When Chopra finally appeared, he began with a note about the glitch. “We are going to meditate for healing and transformation in the midst of this global pandemic,” he said, appearing to glow from the back lighting. “We were hoping for a million people and indeed I think we had them, but as luck would have it, the Vimeo site crashed.”

Implicit in the term “virtual conference” is a poetic dissonance. The word “virtual,” from the Latin virtualis, connotes something that can only approximate the essence of the real thing. It’s close—almost but not quite. Organizational behavior expert Gianpiero Petriglieri observed that this lacuna—the yawning gulf between interacting as two-dimensional projections vs. meeting someone face-to-face—can result in fatigue. “Our minds are together when our bodies feel we’re not,” he explained to the BBC.

Levy, the behavioral scientist, has moved his regular dinner parties online since the mandatory lockdown, but believes nothing will replace actual physical contact with another human being. “I think this gets us a bit closer, but it won’t stop us from yearning. As a species, we’re incredibly lucky to have technologies like this so we can connect to some degree.”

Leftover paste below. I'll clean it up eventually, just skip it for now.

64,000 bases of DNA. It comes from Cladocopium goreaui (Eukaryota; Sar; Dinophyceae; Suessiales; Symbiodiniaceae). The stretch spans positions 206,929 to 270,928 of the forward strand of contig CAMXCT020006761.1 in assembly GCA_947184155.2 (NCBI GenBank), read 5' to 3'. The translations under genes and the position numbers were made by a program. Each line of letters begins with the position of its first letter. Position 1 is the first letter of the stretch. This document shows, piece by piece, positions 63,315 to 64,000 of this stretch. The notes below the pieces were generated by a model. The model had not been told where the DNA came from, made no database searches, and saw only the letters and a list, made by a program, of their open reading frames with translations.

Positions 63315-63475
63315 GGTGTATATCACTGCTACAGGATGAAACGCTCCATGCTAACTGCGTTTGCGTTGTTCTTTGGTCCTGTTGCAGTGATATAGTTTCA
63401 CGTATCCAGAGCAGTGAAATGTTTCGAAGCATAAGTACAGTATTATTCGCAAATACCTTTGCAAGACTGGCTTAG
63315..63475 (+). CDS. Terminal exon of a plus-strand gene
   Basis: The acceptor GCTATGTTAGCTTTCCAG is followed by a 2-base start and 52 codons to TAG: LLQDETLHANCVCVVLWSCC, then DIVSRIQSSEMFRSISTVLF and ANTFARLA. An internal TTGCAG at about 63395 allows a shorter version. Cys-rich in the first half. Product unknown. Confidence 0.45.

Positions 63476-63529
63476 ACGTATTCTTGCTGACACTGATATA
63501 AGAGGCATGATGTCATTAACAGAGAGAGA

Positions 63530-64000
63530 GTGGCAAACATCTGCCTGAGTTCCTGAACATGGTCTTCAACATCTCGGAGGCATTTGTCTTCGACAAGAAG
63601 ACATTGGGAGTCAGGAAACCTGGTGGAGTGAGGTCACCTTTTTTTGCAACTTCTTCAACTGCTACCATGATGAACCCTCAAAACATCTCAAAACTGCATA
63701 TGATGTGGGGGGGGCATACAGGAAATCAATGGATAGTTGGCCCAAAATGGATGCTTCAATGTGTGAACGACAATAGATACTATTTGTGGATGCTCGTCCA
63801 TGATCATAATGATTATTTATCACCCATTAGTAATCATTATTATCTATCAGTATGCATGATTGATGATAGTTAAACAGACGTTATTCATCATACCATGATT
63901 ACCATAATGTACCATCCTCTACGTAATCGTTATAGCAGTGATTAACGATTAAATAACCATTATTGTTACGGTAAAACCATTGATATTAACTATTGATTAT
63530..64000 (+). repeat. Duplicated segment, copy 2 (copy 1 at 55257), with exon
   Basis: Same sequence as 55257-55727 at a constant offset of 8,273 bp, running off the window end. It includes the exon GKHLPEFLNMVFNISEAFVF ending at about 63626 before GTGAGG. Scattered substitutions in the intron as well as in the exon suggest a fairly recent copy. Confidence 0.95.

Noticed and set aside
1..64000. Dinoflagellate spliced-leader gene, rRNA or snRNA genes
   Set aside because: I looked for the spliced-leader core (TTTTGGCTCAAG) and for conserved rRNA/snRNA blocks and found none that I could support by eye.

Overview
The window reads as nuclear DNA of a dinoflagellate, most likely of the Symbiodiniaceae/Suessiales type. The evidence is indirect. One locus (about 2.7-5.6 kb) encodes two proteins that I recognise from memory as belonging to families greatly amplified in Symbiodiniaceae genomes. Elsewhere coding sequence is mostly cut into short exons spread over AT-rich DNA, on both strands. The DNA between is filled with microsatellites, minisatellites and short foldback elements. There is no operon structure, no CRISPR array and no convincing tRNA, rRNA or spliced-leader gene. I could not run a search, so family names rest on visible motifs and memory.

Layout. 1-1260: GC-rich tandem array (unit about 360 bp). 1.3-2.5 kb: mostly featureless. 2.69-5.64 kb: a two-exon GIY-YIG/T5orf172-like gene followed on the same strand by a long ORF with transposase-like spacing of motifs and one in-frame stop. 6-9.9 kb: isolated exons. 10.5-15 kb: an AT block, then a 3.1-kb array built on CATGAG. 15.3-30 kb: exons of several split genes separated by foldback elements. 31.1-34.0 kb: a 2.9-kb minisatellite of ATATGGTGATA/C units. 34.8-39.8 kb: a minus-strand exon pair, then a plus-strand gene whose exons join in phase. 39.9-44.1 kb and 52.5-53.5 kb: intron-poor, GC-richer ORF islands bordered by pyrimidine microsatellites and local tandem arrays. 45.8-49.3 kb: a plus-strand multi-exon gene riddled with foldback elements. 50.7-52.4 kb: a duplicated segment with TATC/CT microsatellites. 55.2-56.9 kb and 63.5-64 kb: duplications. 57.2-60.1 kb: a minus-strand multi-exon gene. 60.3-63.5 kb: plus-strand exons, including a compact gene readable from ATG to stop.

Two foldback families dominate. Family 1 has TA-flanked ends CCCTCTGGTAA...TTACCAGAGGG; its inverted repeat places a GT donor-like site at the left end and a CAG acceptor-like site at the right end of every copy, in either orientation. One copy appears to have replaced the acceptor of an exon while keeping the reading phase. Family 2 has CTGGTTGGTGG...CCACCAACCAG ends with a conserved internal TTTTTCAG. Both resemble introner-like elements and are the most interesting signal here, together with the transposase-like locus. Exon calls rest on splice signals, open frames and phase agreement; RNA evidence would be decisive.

Environmentalists are cheering the renewed interest in virtual conferencing. Reducing the aviation industry’s considerable environmental footprint is reason enough to rethink the necessity of having in-person gatherings at all. But experts warn that it’s not such a simple equation. Video streaming is among the most polluting activities on the internet. As more activities shift online during the pandemic, energy consumption from internet activity is rising. Scientists are currently calculating whether the increased data center traffic is uless damaging to the environment than traditional forms of travel.

Ultimately, the thrilling experimentation in the realm of virtual conferences is good news for the vast majority of workers who feel oppressed by dutiful office powwows and fruitless brainstorms. Conference organizers are taking notes for a future when gathering returns.

For the first time in a while, we’re reconsidering the essence of how, when, and why we gather. This serious investment in the art and science of virtual conferences promises to improve all meetings in general—and that’s something worth logging-on for.

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